Most everyone would like to have some say about how they die. And there’s a legal tool that allows that to be theoretically possible.
Advance medical directives (AMDs) are documents that allow individuals to state, ahead of time, whether they would accept or refuse specific “lifesaving” medical interventions if they become incapacitated. These documents have many benefits: They can help avoid unwanted, unnecessary procedures near end-of-life; they can stave off ugly family fights; and they help health-care providers avoid a lot of stress and second-guessing.
But what should AMDs look like? How can we ensure that people’s wishes are respected but also that the directives are flexible enough to cope with the unexpected?
Those questions are tackled in a fascinating new paper from the Institute for Research on Public Policy, entitled Improving Advance Medical Directives: Lessons from Quebec.
The authors, Louise Bernier and Catherine Régis – law professors from Université de Sherbrooke and Université de Montréal, respectively – note that when Quebec legalized medically assisted dying in 2015, the move was part of a sweeping reform of end-of-life legislation that also included new rules on AMDs.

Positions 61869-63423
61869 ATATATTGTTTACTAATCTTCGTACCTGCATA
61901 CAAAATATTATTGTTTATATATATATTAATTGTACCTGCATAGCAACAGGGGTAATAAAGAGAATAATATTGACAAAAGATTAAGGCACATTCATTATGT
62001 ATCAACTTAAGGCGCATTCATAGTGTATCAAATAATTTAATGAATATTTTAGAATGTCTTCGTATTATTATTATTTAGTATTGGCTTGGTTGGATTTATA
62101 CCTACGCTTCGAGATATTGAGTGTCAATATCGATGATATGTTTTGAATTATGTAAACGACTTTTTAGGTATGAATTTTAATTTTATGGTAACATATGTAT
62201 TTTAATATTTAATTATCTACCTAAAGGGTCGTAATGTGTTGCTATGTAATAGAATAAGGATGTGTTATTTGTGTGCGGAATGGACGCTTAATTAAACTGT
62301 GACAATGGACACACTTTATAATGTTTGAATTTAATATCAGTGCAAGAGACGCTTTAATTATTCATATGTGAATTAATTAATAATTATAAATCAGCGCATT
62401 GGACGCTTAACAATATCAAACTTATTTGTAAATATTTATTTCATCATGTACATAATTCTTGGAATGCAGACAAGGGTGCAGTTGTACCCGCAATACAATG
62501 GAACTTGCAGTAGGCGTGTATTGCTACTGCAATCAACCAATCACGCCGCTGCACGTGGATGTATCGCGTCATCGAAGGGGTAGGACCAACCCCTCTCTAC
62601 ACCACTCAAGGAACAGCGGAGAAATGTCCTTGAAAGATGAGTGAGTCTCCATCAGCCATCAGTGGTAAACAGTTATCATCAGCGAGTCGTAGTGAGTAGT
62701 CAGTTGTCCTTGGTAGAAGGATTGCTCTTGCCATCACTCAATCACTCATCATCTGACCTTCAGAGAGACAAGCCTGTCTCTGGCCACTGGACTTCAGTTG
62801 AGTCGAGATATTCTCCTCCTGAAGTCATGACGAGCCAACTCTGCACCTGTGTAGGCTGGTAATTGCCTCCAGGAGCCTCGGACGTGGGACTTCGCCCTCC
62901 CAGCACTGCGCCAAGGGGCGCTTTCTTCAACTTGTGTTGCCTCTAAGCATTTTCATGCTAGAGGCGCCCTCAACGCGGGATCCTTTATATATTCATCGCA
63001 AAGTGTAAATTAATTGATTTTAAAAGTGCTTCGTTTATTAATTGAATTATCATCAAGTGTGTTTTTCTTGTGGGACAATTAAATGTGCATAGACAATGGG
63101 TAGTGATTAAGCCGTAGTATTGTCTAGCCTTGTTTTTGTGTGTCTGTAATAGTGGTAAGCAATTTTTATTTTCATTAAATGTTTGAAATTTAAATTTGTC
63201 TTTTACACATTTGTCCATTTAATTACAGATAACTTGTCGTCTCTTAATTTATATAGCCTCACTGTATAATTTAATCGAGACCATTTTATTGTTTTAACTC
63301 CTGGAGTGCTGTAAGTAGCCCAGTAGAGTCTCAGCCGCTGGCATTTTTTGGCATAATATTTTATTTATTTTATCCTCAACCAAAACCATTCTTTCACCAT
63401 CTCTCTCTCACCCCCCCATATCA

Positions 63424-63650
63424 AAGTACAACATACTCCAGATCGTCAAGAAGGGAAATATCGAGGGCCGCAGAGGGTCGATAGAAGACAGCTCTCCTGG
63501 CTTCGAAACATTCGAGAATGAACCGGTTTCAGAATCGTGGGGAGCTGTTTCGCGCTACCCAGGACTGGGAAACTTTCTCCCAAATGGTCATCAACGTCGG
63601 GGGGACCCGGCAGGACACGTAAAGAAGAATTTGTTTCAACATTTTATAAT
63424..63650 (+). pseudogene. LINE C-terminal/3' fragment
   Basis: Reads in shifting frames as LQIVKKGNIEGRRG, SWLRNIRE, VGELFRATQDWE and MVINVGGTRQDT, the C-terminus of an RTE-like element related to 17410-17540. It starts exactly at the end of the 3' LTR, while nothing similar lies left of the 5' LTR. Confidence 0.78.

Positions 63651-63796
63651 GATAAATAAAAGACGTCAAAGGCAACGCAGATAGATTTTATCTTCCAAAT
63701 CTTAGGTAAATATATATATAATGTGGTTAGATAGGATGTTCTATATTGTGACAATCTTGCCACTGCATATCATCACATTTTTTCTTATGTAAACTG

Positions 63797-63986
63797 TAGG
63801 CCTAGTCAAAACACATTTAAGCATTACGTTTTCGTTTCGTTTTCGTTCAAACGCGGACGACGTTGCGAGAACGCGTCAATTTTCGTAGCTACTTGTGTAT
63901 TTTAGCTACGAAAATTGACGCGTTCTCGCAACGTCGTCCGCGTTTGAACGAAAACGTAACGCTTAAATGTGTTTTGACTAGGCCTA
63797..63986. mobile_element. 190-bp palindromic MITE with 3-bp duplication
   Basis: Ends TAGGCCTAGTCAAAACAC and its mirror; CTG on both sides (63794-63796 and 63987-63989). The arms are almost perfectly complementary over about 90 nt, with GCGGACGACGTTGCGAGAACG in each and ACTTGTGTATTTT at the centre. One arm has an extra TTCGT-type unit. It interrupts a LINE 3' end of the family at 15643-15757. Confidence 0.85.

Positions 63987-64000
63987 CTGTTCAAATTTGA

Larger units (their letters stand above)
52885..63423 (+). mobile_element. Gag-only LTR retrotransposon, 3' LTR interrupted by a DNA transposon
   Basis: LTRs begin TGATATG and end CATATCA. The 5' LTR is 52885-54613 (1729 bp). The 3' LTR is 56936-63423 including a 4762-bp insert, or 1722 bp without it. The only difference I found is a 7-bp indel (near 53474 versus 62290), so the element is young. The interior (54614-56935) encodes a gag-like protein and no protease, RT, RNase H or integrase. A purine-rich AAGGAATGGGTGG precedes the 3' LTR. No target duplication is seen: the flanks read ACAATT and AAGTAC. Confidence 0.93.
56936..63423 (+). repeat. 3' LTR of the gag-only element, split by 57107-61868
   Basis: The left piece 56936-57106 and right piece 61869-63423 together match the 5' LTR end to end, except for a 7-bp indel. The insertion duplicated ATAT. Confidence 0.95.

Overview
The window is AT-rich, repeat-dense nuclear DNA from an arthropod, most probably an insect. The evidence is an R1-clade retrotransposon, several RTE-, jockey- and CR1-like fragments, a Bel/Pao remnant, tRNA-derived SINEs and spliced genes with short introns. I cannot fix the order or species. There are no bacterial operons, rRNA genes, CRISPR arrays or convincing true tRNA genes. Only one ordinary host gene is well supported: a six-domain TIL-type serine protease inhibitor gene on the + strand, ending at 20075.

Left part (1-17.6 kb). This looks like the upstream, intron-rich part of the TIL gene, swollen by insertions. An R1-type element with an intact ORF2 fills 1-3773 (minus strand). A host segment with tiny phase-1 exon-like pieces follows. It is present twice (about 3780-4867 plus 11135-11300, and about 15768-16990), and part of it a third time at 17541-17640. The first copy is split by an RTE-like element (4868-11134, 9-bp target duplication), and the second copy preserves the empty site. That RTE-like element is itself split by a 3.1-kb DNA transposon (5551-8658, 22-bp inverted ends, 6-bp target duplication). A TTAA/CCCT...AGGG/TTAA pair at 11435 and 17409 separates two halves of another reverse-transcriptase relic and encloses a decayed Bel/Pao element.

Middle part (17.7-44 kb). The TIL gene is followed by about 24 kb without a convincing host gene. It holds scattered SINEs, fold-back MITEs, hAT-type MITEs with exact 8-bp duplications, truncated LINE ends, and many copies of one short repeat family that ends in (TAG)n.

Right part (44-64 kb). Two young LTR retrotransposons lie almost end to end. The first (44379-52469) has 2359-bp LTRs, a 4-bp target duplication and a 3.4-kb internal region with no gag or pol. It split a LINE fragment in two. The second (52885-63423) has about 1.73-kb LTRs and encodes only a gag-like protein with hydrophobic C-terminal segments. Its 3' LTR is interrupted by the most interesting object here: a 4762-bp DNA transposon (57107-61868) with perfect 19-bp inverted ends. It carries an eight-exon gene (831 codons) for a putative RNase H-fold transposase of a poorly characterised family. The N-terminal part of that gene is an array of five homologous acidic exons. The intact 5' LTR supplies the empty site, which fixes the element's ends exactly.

To prepare an advance medical directive in Quebec, you simply go online and fill out a form that allows you to say if, in case of incapacitation, you will accept or refuse five specific medical interventions: cardiopulmonary resuscitation, ventilator-assisted respiration, dialysis, artificial feeding and hydration.
The checklist is legally binding. And while the authors say that’s a good thing, it can also be problematic.
Consider this scenario: A 70-year-old suffers a stroke and is left in a permanent vegetative state. Her AMD makes it clear that she doesn’t want any intervention – not even artificial feeding and hydration. But her son, who lives abroad, asks medical staff to keep her alive for a week so he can come back and say goodbye. What happens?
The answer, as with many things in Canadian health care: it depends on where you live.
To read the full article, please follow this link: https://www.theglobeandmail.com/opinion/article-on-choices-around-death-quebec-offers-a-cautionary-tale/